History Taught in Schools

This is an issue I feel very strongly about. It’s abominable. Like the snowman. I went to school for nearly eight years, I have seen the history textbooks. They give me nightmares.

The textbooks have a focus. America. And how wonderfully fabulous all the men here were.  The lessons are all about men. Even if the men were horrible, selfish people, they all made some wonderful, selfless contribution to America as we know it today. Sure, of course.

Let’s take Christopher Columbus, he was a dreadful excuse for a person. Never once does it mention in the textbooks how horrible he was to the native people. He was vile. All the book says is that he was brought back in chains, it doesn’t say why. We also get to hear about all the animals he brought back to Europe, making such nice contributions to naturalism. The funny thing is he died because of an infected parrot bite he got on the ship. Do you ever associate Columbus with pigs? No? That’s because the textbook would never tell you that it was in fact Queen Isabella who make him take a bunch of pigs on the expedition. The pigs carried diseases, too. Read about him, you’ll learn loads.

There is another kind of history on America, it is so called “world history.” “World history” (this doesn’t go for the south) starts with evolution (I give it full credit for that) but then we go on to Egypt. And then… more Egypt. Egypt is a very interesting place, and one could easily fill a whole text book with Egypt. But then It would be called Egyptian history. They are supposed to teach world history.

The book has nothing on ancient Africa, and we might have a chapter of two with the ancient history (badly distorted) of China, (nowhere else in Asia, only China)  South America and  North America. Notice anything missing? Europe, maybe? And Australia? Yep, they are missing from the history books. Some textbooks will have “world history” of Europe, but I’ll bet that maybe one out of twenty-five American textbooks have anything about Australia. When I was a sixth grader, I had no idea that there were any people in  Europe before there were castles. (How I worked that out I can’t say, probably the school history dumbing down my mind.) And I might have had a vague idea that there were actually people in Australia along with the Sydney opera house.

Not only do the textbooks leave out stuff, they are just wrong. Like in the south. In the south they are being taught that the loch ness monster is real. Why? Because if mythical sea monsters are real it if proof that there is God. History textbooks are bad here, but they are definitely worse in the south.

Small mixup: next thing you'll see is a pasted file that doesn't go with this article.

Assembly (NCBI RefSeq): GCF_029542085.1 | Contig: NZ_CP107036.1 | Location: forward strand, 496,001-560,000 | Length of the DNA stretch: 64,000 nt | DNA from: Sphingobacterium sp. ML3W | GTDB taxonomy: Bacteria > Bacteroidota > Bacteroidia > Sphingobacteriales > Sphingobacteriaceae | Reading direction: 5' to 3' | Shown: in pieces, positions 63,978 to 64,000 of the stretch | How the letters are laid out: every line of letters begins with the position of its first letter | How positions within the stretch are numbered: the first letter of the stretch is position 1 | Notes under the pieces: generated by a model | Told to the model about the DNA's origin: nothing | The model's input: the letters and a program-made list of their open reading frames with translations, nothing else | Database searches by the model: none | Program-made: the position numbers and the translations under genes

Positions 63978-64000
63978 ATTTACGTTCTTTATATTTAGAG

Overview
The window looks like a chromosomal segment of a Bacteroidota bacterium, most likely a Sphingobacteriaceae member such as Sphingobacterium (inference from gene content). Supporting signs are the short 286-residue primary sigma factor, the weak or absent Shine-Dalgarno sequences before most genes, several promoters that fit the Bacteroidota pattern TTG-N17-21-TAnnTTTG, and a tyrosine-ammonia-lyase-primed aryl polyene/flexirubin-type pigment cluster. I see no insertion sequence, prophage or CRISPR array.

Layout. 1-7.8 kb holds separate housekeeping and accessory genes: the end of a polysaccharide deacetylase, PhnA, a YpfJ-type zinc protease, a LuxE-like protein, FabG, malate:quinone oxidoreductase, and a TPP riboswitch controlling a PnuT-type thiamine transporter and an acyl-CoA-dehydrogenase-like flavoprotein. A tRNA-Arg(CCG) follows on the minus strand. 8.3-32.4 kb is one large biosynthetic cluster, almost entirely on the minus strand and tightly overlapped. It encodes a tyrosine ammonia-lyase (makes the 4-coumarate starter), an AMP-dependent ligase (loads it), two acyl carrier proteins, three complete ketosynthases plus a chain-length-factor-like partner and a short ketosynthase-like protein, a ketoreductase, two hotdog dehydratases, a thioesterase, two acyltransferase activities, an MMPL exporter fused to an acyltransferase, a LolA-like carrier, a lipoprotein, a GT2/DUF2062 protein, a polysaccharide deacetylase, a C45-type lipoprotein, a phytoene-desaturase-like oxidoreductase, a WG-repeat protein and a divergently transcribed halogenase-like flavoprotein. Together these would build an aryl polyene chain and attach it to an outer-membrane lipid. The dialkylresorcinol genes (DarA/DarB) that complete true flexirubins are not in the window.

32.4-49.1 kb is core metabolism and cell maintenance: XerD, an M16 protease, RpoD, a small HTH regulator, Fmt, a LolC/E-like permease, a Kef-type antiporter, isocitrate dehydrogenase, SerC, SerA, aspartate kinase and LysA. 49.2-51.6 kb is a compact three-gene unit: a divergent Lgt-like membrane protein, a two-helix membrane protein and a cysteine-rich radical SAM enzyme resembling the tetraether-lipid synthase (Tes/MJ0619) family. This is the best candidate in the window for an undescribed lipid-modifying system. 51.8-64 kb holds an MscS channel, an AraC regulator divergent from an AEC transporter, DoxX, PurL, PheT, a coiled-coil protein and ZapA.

Now, let us talk about the activities. Because they are scandalous. Here is an example from of a history activity Australia that is just as horrible as the activities are here; in year five, a student make gold-colored modeling dough when studying the gold rush. Here is an example of  an activity I did in fifth grade, to learn about cave painting; you put a big piece of paper over two desks. And crawl under it. That was supposed to simulate being in a cave. I think if the activities are that stupid, maybe there should be no activities at all.

I am fourteen. Why is it that I know more history than a textbook developed by historians? That shouldn’t be. Let’s go for international history curriculum reform! Spread this post around, after history reform we’ll move on to standardized testing.


One thought on “History Taught in Schools

  1. My favorite resource for 20th century history is people who were actually living at the time. For example:

    * My grandfather was born in 1900 and taught me about the depression and civil rights activism

    * Video testimonials at the Holocaust Survivors Museum at http://www.ushmm.org/research/collections/oralhistory/

    * History of the Buffalo Soldiers of World War II at http://www.loc.gov/vets/stories/ex-war-buffalosoldiers.html

    * For women’s rights I suggest starting at the Sewall Belmont House Women’s History Museum http://www.sewallbelmont.org/, where they house items such as the flags of Alice Paul and Susan B. Anthony’s desk. It’s the headquarters of the National Women’s Party and the suffrage movement. I held my wedding there in part because I found that very meaningful.

    All of these resources are really interesting when spoken about in the first person.

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